The review had begun four months earlier and looked at a number of structural and ownership options for Tabcorp to create more value for shareholders, including potentially selling off its Wagering and Media business. At the time it said a number of unsolicited proposals had been made for the division. These included a AU$3.5bn bid from Entain as well as $4bn bids Betmakers and Apollo Global, but the business argued none of these represented the true value of the division.
However, after the review it opted to keep the wagering arm, but instead spin off the lotteries business. This would result in two separate companies.
Tabcorp outlined that the first of these businesses would be renamed The Lottery Corporation, and would comprise most of the former Tatts business, but without gaming services.
The second business was named New Tabcorp, and would include the wagering and media arm alongside gaming services.
Earlier this week, a New South Wales court approved the meeting in which shareholders may vote on the demerger. Following this, the business published its scheme booklet, which explains the rationale for the proposed demerger and the Tabcorp board’s reasons to recommend the break-up.
Discussing The Lottery Corporation, Tabcorp chairman Steven Gregg said the business should continue to generate strong returns thanks to impressive cash-flow generation.
“The Board anticipates that The Lottery Corporation will be well positioned to continue to generate attractive returns for shareholders, driven by its strong cash-flow generation, demonstrated ability to drive growth through product innovation and active game portfolio management as well as future potential upside from further enhancing the customer experience and increasing digital penetration,” he said.
The Lottery Corporation would pursue growth through five main strategies. These are to innovate its game portfolio, enhance its customer experience, increase digital penetration, evolve its retail footprint and pursue new licence and acquisition opportunities.
Looking at New Tabcorp, meanwhile, Tabcorp’s board said the focus would be on customer experience, sustainability, innovation and efficiency including “rigorous cost management”. Regarding sustainability, the board said it believed that New Tabcorp could be a major beneficiary of any reforms to Australian betting, such as simplification of licences or changes to funding structures.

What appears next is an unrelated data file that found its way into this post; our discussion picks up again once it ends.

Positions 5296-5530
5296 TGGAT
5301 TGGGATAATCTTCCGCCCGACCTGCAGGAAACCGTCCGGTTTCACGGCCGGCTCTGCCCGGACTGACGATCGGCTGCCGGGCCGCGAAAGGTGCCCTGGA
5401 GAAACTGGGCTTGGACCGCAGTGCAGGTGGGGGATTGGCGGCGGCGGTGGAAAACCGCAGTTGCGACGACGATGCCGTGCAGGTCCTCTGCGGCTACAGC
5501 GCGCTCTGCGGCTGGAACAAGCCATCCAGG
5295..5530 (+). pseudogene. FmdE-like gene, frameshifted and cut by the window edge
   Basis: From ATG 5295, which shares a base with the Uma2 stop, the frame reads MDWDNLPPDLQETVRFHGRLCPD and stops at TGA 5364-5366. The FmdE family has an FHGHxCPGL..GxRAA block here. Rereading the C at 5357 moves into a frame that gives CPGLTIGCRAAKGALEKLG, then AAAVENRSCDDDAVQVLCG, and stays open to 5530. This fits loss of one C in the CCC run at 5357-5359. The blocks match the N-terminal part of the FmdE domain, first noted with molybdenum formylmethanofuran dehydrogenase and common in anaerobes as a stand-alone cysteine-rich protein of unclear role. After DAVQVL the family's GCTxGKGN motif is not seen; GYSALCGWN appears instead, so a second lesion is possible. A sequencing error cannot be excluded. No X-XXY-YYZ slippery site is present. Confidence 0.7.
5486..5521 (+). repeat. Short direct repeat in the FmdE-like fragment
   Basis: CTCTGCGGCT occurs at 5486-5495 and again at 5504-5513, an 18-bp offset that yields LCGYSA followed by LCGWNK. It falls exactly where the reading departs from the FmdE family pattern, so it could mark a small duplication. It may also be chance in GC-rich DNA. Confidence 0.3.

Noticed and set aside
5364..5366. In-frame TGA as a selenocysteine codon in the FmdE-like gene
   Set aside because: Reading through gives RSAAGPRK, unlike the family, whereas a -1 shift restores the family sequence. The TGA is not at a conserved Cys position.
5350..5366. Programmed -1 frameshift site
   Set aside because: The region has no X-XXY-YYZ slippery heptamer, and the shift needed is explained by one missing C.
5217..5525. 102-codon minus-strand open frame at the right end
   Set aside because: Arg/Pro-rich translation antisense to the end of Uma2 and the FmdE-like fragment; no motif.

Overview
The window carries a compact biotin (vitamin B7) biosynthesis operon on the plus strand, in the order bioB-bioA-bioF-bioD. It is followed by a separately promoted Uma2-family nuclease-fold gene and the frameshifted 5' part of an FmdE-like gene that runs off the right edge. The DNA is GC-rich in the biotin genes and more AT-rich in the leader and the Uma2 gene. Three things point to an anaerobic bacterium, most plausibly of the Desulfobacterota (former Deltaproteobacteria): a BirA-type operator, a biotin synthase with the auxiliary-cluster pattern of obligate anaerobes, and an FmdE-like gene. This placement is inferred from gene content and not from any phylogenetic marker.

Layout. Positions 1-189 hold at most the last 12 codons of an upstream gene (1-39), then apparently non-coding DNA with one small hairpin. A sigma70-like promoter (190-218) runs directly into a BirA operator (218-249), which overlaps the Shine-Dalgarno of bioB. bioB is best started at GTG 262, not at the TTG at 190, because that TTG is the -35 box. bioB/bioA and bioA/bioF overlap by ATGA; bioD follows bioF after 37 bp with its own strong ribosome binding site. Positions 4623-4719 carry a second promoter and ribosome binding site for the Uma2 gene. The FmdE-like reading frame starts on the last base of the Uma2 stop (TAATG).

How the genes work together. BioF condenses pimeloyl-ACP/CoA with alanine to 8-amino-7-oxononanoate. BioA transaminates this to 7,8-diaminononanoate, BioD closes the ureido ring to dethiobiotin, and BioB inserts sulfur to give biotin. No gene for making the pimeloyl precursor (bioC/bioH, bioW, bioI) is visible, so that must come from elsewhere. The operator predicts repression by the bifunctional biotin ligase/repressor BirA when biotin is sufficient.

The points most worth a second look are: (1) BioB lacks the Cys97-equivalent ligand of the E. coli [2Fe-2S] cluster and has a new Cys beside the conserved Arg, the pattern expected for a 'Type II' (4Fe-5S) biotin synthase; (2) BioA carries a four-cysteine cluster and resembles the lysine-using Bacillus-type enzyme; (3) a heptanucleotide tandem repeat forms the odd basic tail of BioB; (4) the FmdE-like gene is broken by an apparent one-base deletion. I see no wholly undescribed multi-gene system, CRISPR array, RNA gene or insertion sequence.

“The Board anticipates that New Tabcorp will also be well positioned to deliver a compelling customer experience via its omni-channel model, simplify and streamline [gaming services division] MAX, as well as gain future potential upside from any future industry change in the
Australian wagering and gaming industry,” Gregg said.
In addition to the board’s own options, advisory firm Grant Samuel was called in to provide an independent report to shareholders.
The advisory business noted that – based on Tabcorp’s recent AU$5.00 share price and typical industry EBITDA multiples – The Lottery Corporation could be valued somewhere between AU$11.00bn and AU$11.61bn. For New Tabcorp, meanwhile, the valuation was expected to fall between AU$2.71bn and AU$2.10bn.
It noted that this would suggest daily low multiples for both businesses, particularly given the wagering and media division already attracted bids at a higher price. As a result, he deduced that “there is a reasonable argument that the combined value of The Lottery Corporation and New Tabcorp shares could exceed the current Tabcorp share price levels of around $5.00”.